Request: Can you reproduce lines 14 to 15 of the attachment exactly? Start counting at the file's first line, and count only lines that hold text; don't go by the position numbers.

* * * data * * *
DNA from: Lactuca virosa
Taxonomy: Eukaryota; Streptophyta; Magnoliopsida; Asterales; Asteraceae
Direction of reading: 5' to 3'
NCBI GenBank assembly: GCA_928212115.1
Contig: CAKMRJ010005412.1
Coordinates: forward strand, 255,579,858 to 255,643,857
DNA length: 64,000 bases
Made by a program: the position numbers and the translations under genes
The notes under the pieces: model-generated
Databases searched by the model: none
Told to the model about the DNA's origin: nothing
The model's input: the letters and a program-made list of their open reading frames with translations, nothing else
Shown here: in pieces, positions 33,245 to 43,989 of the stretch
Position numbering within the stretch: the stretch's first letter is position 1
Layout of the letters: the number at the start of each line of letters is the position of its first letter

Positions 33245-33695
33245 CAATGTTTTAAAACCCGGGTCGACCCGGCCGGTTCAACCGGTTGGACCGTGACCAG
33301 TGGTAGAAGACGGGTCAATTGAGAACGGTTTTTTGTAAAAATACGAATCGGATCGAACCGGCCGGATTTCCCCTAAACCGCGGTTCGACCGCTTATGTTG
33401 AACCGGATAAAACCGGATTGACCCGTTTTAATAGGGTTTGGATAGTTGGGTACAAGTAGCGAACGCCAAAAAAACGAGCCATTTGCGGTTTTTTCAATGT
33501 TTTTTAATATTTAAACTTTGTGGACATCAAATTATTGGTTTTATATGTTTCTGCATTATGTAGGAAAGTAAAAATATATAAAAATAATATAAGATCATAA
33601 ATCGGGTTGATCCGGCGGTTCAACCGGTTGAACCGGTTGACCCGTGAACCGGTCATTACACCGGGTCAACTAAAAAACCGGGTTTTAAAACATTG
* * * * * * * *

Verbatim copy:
Position numbering within the stretch: the stretch's first letter is position 1
Layout of the letters: the number at the start of each line of letters is the position of its first letter